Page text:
Questions have been raised regarding the effect of frequency of feed delivery on the quality of the TMR consumed by the cows over the course of the day. Cows have been shown to preferentially sort for the grain component of the TMR, leaving behind the longer forage components resulting in an increase in the fibre content of the remaining feed. This effect is thought to be greatest when frequency of feed delivery is low. This may result in cows that are unable to feed at the time of fresh feed delivery, possibly due to increased competition, consuming a ration that is not balanced to meet their nutritional requirements.
Figure 1. Delivery of fresh feed acts as the
primary driver stimulating cows to feed.
In reviewing the scientific literature it appears that there is little work addressing these issues surrounding the frequency of feed delivery. Therefore, we set out to investigate how the frequency of feed delivery affects the behaviour of group-housed lactating dairy cows and how it affects the extent of feed sorting. These questions were addressed in two experiments, the first comparing the effects of delivering feed 1x to 2x, and the second comparing the effects of delivering feed 2x to four times per day (4x). To ensure that feed was always available for the 1x, 2x, and 4x treatments, feed was pushed-up 3, 2 and 0 times per day, respectively. In each experiment, 48 lactating Holstein cows were split into groups of 12 and subjected to each of the two treatments for two weeks. In both experiments the same TMR (50:50 forage:concentrate ratio) was provided in equal amounts to each group, regardless of treatment.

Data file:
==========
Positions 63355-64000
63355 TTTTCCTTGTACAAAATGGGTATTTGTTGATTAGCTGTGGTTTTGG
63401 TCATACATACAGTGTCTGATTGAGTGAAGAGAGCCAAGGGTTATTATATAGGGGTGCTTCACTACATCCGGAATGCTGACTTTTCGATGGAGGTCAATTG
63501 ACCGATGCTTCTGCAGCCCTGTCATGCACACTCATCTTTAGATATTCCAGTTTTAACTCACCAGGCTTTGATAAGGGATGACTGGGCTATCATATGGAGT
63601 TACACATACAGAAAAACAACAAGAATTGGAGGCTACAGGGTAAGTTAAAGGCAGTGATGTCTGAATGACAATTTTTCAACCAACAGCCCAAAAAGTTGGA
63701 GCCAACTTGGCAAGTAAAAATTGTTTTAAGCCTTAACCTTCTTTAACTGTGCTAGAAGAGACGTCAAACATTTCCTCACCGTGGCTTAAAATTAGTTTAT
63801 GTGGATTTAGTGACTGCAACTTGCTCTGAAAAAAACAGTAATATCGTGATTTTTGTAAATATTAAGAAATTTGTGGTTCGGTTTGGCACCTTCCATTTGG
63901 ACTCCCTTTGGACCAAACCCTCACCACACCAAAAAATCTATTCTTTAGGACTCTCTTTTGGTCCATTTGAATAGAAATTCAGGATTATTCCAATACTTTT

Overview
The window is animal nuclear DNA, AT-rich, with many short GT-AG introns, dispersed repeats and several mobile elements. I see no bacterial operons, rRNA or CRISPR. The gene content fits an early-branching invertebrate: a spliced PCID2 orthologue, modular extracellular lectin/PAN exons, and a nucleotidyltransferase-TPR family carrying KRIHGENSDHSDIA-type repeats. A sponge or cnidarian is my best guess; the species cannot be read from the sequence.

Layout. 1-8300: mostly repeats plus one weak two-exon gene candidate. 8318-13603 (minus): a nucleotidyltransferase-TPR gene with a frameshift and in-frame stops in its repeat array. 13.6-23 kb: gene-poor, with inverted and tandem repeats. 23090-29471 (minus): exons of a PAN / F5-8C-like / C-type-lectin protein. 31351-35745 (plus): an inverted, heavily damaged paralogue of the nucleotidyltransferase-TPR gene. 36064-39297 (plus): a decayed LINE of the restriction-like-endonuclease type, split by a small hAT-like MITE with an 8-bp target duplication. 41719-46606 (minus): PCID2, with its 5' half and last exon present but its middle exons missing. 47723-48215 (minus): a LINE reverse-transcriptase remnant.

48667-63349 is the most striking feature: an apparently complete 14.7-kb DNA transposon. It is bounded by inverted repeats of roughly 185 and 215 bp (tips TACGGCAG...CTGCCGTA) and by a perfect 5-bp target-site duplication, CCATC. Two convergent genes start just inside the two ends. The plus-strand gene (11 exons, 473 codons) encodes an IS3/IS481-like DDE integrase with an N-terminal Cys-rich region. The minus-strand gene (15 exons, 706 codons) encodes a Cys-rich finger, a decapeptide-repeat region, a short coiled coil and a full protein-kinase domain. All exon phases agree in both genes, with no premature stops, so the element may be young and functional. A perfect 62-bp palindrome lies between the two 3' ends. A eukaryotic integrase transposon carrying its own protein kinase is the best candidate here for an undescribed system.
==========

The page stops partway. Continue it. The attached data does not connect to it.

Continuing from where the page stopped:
Increased frequency of feed provision increased the time cows spent feeding each day in both experiments (see Figure 2). It also changed the distribution of daily feeding time, resulting in cows having more equal access to feed throughout the day. Frequency of feed delivery had no effect on the daily lying time of the cows or the daily incidence of aggressive interactions at the feed bunk. However, subordinate cows were not displaced from the feed bunk as frequently when all cows were fed more often.
Figure 2. Cows spend more time feeding throughout
the day as the frequency of feed delivery increases.
For all treatments, in both experiments, the fibre content of the TMR present in the feed bunk increased throughout the day, indicating that sorting of the feed had occurred for all treatment levels. Further, the amount of sorting of the feed was highest when feed was delivered 1x (see Figure 3).
Figure 3. The more rapid increase in fibre (NDF) content
of the TMR during the 1x treatment indicates that more